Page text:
KIK Corporation is attempting to dig for oil in the Arctic National Wildlife Refuge. Environmentalist James Hoffman is on hand to make sure everything is on the up and up, much to the chagrin of drilling team leader Ed Pollack. With the schedule being grounded to halt due to an unusually warm winter and Hoffman's erring on the side of caution, Pollack's patience is wearing thin. With another team member showing signs of cabin fever and added drama of Hoffman sleeping with a former lover of Pollack's, tempers and tensions run high.
Is it all an unfortunate coincidence, perhaps hydrogen sulfide gas released from the permafrost, or is something much more sinister and super natural lurking in the harsh Alaska climate?
This film contains examples of:
- A House Divided:
- Driven to Suicide: Almost played straight. The character was technically killed; however he DID disrobe to go out into the freezing winter night.
- Later, another member sets off into the snow without his shoes, and in the very end, Abby finds that the doctor at her hospital has hung himself.
- The End of the World as We Know It: Implied by the title and the ending. At the very least, Abby wakes up in a city destroyed by the same phenomena that were affecting her team.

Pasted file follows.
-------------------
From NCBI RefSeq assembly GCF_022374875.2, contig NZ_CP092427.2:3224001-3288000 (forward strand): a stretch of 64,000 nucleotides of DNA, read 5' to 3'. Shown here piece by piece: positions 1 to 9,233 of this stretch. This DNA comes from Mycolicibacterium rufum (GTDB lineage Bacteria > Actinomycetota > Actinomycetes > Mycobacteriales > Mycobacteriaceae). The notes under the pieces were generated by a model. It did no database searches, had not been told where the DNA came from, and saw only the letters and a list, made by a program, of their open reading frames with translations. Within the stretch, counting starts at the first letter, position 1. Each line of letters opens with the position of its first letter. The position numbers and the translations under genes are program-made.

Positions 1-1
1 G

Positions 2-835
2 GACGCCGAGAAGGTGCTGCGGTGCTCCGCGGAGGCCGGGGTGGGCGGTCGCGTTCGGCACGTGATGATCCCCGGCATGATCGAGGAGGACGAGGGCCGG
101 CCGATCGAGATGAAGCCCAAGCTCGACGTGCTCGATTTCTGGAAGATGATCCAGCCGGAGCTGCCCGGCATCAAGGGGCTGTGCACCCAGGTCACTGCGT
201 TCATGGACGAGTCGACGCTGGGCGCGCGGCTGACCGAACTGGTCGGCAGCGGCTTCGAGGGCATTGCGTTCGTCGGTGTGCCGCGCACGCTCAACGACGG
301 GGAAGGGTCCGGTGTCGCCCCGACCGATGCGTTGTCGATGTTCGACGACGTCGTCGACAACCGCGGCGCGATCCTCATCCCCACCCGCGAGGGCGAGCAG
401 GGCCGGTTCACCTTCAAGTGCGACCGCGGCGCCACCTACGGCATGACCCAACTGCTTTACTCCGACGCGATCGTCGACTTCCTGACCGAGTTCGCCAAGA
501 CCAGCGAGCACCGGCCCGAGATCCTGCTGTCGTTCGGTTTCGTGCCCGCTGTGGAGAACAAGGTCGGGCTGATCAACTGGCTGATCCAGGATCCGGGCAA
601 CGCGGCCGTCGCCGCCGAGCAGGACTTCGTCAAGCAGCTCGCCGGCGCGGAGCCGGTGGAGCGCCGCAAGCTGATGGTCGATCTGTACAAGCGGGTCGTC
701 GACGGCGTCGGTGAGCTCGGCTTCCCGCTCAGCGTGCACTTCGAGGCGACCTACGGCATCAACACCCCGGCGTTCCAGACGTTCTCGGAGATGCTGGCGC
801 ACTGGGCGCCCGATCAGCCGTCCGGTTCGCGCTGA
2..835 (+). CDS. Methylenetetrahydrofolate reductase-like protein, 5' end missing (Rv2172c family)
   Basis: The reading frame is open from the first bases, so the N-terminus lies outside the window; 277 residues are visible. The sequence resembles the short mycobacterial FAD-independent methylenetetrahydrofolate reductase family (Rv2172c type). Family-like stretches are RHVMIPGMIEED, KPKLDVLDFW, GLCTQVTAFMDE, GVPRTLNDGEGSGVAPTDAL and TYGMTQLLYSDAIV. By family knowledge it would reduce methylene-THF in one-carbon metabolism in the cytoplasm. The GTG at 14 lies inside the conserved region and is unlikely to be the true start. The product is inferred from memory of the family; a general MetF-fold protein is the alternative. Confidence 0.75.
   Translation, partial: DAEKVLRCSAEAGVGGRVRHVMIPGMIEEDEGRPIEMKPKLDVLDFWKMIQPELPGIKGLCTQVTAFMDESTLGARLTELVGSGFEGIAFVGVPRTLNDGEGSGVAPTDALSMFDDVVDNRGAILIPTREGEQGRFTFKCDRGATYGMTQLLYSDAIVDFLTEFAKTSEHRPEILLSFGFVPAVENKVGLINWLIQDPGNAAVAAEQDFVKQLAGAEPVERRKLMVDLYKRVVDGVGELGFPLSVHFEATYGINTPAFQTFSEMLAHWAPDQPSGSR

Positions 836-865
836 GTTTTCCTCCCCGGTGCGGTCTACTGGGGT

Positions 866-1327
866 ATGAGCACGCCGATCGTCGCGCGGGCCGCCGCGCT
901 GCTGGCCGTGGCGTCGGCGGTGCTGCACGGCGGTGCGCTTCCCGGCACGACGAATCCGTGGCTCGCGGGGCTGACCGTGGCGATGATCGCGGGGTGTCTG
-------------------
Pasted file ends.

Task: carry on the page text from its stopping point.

- Gaia's Vengeance
- Hard-to-Light Fire: Hoffman attempting to save Pollock after the latter falls through the ice.
- Helmets Are Hardly Heroic: Despite freezing temperatures, the characters regularly walk around outside without facial gear so that we can see all of those actor faces.
- Jerkass: Mostly Pollack, though Hoffman comes across this way as well, intentionally or otherwise. Eventually they have to team up, though.
- The Last Title: The title.
- Maybe Magic, Maybe Mundane: Is the Wendigo loose or is this all a matter of "sour gas" released through the melting permafrost?
- Mysterious Antarctica: Alaska this time, but pretty much played straight.
- Nothing Is Scarier
- Space Whale Aesop: Stop drilling for oil in Alaska, or ghost moose will destroy human civilization. No, really.